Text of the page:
The 2022 Iowa legislative session kicks off later this (Monday) morning at the Capitol in Des Moines.
Republicans hold the majority of seats in the Iowa House and Senate, giving the GOP control of the policy agenda. Republican Governor Kim Reynolds has made clear priority number one will be tax cuts, but she won’t reveal her policy proposals until tomorrow night during the annual “Condition of the State” address.
“But you can look for a bold and historic agenda that includes among other things another round of tax cuts, a comprehensive workforce package and, of course, continued education reform,” Reynolds said last week during a forum sponsored by the Iowa Capitol Press Association.
Speaker Pat Grassley, the top Republican in the House, said there are several issues related to parental involvement in education. “You’re seeing continued interest in parents having their voices heard,” Grassley said.
There’s no resolution yet, though, over the governor’s proposal to have the state give parents in a handful of districts state money to send their kids to a private school. The plan failed to advance in 2021 after a few House Republicans along with all the Democrats raised concerns.
Grassley said tax conversations are going to be the most “significant part” of the 2022 session, due to the surplus that’s been deposited in the state’s Taxpayer Relief Fund.
“With a billion dollars of overpayment from Iowa’s taxpayers, I think it’s imperative on the part of the legislature to make sure we’re getting that back in the hands of Iowans,” Grassley said.
Governor Reynolds has said the long-term goal should be to eliminate the state income tax. House Minority Leader Jennifer Konfrst, a Democrat from Windsor Heights, said complete elimination of the income tax would forever eliminate about half of the state’s total revenue.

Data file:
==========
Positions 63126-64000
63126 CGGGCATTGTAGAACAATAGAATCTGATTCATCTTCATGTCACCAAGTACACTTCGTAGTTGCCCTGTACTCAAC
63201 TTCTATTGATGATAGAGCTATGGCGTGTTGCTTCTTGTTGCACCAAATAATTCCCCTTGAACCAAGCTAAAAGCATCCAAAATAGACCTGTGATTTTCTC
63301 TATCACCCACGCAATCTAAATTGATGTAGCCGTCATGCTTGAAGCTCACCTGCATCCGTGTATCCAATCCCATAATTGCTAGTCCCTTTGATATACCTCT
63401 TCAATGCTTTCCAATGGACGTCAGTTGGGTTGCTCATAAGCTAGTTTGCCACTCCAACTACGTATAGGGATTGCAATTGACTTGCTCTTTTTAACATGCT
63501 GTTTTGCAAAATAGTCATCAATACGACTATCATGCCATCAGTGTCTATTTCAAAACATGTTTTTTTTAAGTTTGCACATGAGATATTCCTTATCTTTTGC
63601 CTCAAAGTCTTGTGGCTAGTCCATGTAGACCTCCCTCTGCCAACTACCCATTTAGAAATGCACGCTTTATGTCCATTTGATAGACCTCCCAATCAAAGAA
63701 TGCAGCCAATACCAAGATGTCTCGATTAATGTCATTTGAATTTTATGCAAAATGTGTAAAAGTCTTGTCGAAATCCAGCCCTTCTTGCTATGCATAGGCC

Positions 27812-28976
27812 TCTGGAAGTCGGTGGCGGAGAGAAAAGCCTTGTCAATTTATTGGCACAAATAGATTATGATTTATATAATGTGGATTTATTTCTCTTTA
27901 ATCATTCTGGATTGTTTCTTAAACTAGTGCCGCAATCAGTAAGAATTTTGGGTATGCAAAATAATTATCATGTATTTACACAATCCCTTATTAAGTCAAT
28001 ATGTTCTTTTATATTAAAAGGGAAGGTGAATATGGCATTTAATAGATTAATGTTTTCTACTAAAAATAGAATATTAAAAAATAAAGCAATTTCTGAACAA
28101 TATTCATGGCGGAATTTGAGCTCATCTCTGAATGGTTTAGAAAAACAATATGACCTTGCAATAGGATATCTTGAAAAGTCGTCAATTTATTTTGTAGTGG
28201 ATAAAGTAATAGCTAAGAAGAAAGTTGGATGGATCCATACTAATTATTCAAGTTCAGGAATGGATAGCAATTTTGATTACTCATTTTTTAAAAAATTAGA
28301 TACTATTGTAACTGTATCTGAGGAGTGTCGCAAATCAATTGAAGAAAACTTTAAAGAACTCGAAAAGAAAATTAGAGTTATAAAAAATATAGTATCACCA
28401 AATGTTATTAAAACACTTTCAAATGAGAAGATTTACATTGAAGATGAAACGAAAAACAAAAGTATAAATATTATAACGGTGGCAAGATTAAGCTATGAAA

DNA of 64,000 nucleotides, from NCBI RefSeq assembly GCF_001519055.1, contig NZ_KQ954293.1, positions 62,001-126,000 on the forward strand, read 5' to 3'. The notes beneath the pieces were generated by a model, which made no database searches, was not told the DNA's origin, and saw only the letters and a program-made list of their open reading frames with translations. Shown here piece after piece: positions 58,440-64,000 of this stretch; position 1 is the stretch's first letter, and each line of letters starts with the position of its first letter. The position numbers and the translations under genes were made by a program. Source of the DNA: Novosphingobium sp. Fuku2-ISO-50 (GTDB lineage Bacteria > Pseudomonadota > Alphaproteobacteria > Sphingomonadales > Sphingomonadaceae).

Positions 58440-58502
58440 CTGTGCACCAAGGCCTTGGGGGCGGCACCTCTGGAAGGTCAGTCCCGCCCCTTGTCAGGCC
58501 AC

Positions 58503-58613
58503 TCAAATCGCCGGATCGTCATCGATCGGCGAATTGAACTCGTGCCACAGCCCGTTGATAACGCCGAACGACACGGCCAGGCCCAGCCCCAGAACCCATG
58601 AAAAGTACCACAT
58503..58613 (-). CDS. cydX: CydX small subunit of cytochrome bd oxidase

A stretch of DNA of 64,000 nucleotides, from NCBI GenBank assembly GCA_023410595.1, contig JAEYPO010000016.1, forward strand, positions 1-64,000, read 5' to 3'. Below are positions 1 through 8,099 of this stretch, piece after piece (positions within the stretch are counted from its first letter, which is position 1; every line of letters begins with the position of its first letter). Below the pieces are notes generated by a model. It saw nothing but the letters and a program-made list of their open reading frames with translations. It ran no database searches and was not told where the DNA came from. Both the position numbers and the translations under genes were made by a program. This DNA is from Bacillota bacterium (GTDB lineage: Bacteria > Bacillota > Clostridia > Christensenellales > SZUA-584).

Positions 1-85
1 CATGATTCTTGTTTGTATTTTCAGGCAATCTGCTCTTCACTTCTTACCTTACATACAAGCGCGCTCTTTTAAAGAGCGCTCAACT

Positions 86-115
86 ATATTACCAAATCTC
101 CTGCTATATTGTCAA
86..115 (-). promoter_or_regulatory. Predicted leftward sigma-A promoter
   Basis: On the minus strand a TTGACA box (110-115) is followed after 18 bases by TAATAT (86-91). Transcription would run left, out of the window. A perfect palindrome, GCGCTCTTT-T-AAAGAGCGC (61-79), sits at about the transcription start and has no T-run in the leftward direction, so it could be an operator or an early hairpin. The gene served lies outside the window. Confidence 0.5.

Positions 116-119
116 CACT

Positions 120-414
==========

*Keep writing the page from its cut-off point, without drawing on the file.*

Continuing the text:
“If the income tax is eliminated, millionaires and billionaires would have a $325 million tax cut. I think they’ve had enough tax cuts, so I think it’s time to focus those tax cuts on Iowa’s working and middle class, people who’ve been left out before,” Konfrst said.
Senate Democratic Leader Zach Wahls of Coralville said the state’s flush with cash because of federal pandemic relief.
“The idea that we’re going to spend these one-time dollars on a permanent elimination of the income tax doesn’t make sense,” Wahls said.
Democrats say some of the state’s billion dollar surplus should be used on other priorities, like shoring up public schools that face teacher shortages. Republicans say there will be money in the general state budget for education. Senate Republican Leader Jack Whitver of Ankeny said the surplus is expected to double to more than two billion dollars by this summer.
“We want to use that to reduce taxes and, again, focus on the individual income tax rate to get that as low and as competitive as we possibly can,” Whitver said.
The Senate and House are scheduled to start at 10 a.m. today. Shortly after convening, Republican Dave Rowley of Spirit Lake will be sworn in as a member of the senate. He won a special election in Senate District 1 in December to replace a Republican senator who resigned and moved to Texas for a job there.